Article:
Living in Tanzania
Our Programme Manager David, has just returned from a year in Tanzania working with our partner organisations. This is his account of the projects and work he undertook during that time.
In November 2014 I moved to Arusha in Northern Tanzania with my family. We lived there together for a year. We rented a house and my son went to school. Arusha has a population of around 400,000 and sits on the Southern slopes of Mount Meru, and on clear days from certain parts of town you can see Mount Kilimajaro. I spent the year working closely with four African Initiatives local partner organisations. These are Tanzanian NGOs who have their offices in Arusha and who we support to deliver projects.
Misigiyo; NCA; Primary School Award
One of African Initiatives’ partner organisations, PWC (Pastoral Women’s Council) work in the Ngorongoro Conservation Area. Maasai communities continue to live within the NCA, unlike other National Parks which have no human settlements. We have recently supported PWC to deliver a primary school education project called ‘Song & Dance’ with an emphasis on getting more Maasai girls into primary school.
This project worked across ten primary schools for three years. One of the schools, Misigiyo Primary School, received national recognition for being one of the best improving primary schools in the country. Reci, the PWC Primary Education Project Officer, is a role model for the Maasai women and girls, as she managed to secure herself an education and get employment. The local Maasai community at Misigiyo Primary School gave me a Maasai name ‘Olosyoki’ which means ‘He who works fast’ in acknowledgement of the speed at which the school has improved these past three years.
Equal Rights Project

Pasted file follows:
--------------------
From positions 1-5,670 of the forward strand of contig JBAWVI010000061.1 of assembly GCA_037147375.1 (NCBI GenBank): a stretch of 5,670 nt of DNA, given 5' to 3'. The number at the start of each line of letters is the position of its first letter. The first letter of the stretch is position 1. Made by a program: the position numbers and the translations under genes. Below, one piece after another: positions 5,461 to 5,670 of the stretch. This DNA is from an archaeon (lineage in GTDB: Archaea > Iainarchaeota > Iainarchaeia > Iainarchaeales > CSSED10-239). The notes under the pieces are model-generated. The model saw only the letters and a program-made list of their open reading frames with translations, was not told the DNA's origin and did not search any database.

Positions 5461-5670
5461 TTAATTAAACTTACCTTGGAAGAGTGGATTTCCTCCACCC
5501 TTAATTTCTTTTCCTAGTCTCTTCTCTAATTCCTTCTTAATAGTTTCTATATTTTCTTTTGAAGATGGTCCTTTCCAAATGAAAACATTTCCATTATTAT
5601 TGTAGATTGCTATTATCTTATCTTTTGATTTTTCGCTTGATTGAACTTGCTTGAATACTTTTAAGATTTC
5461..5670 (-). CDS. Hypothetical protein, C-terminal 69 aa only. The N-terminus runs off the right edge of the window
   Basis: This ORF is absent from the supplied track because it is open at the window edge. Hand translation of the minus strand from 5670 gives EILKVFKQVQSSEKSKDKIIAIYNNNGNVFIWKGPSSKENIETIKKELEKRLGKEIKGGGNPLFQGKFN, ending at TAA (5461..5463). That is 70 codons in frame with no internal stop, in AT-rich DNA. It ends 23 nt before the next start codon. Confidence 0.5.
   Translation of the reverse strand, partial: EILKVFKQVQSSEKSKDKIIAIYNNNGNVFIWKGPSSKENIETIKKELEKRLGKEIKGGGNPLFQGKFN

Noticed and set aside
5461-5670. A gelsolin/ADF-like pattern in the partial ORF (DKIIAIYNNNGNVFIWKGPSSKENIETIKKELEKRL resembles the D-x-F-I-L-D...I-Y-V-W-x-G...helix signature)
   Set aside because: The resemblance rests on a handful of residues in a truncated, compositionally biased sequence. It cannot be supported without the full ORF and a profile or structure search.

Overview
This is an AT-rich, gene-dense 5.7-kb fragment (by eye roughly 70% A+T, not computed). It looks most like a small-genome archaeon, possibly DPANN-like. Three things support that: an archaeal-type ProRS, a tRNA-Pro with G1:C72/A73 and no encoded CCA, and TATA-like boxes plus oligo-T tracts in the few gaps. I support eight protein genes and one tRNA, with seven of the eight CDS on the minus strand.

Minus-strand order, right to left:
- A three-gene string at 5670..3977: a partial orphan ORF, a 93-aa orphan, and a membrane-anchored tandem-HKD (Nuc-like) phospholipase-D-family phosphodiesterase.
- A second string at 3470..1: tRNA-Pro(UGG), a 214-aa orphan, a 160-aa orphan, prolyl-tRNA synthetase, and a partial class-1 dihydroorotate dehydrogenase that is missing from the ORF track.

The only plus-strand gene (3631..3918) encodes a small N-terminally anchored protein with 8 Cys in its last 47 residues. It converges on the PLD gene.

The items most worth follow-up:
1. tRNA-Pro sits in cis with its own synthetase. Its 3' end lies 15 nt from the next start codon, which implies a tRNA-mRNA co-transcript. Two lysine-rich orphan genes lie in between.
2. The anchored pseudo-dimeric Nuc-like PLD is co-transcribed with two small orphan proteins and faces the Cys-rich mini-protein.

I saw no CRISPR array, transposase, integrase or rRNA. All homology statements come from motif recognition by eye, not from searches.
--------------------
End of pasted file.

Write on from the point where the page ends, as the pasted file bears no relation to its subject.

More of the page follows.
African Initiatives’ new Education project is called ‘The Equal Rights to Quality Education’ project. It is looking to build on the success of the ‘Song & Dance’ project; to get more children into school, keep them in school and to help them make the most of their time in school both academically and socially. The project is working with 70 primary and secondary schools across six districts in Tanzania. Misigiyo is one of these project schools, and we look forward to continuing to work with both the school and the community. The Equal Rights Project is investing in both Teacher Training and School Inspections.
The project works with primary and secondary schools highlighting their roles and responsibilities to children. Partners are working to increase communication between parents and schools to address students issues such as drop-out rates and performance. Partners are advocating for better teach training and educational budgets for girls. At community level, project partners work with traditional leaders, parents and Ward Development Committees. Vulnerabale children are identified and referred for support. This project will work towards securing equal numbers of boys and girls attending school.
Education in Tanzania